North Korea continuing to develop ballistic missiles despite pledge to denuclearize

North Korea is continuing to develop its nuclear missile program in a web of secret bases, say analysts with a Washington-based think tank.

According to the Center for Strategic and International Studies (CSIS), satellite imagery has revealed over a dozen facilities in which the North is allegedly manufacturing missile technology and maintaining missiles.

CSIS analysts speculate as many as 20 bases could be covertly operating in North Korea.

Discovered by Team Parallel, a team of experts studying North Korea at CSIS, the conclusions drawn revealed:

“The dispersed deployment of these bases and distinctive tactics employed by ballistic missile units are combined with decades of extensive camouflage, concealment and deception practices to maximize the survival of its missile units from pre-emptive strikes and during wartime operations.”

Team Parallel also highlighted a previously-undisclosed base at Sakkanmol, from which short-range ballistic missiles are capable of launching.  Team Parallel also surmises Sakkanmol is capable of accommodating medium-range ballistic missiles.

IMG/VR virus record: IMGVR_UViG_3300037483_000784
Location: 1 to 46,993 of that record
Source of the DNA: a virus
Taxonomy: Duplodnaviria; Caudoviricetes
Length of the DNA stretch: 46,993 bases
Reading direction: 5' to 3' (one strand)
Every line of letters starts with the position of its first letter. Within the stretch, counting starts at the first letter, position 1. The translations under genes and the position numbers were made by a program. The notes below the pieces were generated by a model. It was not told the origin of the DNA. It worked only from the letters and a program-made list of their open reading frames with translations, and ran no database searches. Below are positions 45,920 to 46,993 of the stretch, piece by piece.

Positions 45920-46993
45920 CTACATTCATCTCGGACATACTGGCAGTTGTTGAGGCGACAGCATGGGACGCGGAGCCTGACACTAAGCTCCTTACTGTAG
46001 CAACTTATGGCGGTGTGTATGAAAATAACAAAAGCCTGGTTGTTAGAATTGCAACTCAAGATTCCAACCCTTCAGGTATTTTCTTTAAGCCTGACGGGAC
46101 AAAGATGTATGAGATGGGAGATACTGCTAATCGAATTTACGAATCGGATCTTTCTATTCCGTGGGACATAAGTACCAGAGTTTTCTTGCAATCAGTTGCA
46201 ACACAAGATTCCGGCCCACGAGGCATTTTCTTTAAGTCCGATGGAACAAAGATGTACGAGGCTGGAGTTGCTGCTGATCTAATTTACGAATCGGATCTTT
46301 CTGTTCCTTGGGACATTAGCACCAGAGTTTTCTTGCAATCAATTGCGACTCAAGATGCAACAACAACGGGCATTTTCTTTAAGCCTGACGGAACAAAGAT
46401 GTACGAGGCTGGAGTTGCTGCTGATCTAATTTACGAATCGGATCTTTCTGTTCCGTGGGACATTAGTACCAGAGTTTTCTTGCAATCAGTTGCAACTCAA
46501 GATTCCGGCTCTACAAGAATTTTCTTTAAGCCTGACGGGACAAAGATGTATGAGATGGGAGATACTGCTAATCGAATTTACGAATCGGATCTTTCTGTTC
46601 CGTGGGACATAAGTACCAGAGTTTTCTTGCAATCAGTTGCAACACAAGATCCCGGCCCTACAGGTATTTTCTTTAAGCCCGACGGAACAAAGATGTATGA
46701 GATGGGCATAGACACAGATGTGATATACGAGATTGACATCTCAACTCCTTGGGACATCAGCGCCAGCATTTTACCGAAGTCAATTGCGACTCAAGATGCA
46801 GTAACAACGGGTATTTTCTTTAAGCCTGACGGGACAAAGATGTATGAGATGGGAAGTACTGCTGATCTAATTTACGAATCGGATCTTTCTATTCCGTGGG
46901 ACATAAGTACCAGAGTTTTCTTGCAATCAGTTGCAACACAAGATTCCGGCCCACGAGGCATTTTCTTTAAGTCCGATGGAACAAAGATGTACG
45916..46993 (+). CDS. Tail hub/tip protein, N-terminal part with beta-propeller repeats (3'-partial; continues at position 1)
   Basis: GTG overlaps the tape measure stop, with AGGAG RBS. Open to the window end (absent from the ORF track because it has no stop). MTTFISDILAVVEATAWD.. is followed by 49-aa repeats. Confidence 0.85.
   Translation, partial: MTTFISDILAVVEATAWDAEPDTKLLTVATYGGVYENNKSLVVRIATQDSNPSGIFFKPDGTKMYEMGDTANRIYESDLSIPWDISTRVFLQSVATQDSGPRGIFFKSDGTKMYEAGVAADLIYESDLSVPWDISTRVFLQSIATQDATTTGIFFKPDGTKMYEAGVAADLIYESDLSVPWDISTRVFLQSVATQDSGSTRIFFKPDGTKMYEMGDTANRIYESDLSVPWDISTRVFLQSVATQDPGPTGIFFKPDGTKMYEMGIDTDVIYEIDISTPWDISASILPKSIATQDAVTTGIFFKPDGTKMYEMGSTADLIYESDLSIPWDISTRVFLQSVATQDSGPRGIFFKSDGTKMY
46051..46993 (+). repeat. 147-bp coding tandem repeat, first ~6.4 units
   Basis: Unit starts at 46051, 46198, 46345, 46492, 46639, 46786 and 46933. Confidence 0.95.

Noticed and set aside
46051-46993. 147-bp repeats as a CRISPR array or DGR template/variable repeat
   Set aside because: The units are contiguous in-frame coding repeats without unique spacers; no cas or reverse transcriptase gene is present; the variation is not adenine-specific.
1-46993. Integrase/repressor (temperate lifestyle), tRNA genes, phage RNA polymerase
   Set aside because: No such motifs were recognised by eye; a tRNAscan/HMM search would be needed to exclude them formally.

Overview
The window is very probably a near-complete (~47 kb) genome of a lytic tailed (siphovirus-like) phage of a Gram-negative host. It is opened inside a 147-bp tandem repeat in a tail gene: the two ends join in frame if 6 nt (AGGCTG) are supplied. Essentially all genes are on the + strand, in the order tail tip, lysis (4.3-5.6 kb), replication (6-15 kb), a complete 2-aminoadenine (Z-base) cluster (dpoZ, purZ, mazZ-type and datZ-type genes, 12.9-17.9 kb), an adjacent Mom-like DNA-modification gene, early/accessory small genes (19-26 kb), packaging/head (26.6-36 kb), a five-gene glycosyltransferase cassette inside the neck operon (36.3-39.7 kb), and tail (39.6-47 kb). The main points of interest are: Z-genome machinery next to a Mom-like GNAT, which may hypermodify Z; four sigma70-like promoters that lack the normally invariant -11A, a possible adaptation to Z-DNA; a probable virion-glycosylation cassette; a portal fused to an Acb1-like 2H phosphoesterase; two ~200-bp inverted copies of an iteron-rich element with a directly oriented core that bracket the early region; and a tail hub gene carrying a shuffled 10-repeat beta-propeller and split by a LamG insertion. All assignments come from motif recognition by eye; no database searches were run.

Of paramount concern is Sakkanmol’s proximity to South Korea.  The base is located just 50 miles from the frontier separating the two countries and easily places the South Korea’s capital, Seoul, within striking range of North Korean missiles.

Despite the analysis of the satellite imagery and its public revelation, South Korean officials attempted to tamp down concern over the existence of the bases.

South Korea’s Cheong Wa Dae said Monday the CSIS account of the North’s facilities, while accurate, has been known to South Korean and U.S. intelligence agencies for months.

Moreover, when addressing media, Blue House spokesman Kim Eui-kyeom drew attention to the months old imagery and added Beyond Parallel relied on commercial satellites over military imagery.

“The intelligence authorities of South Korea and the US have far more detailed information from military satellites and are closely monitoring (it),” Kim said.

Mr. Kim added the sites located by CSIS were not in violation of any negotiated agreement with South Korea or the U.S., and the existence of the bases accentuates the need for further dialogue with Pyongyang.

 

[Beyond Parallel] [Yonhap via Korea Herald] [Photo courtesy KCNA via Reuters]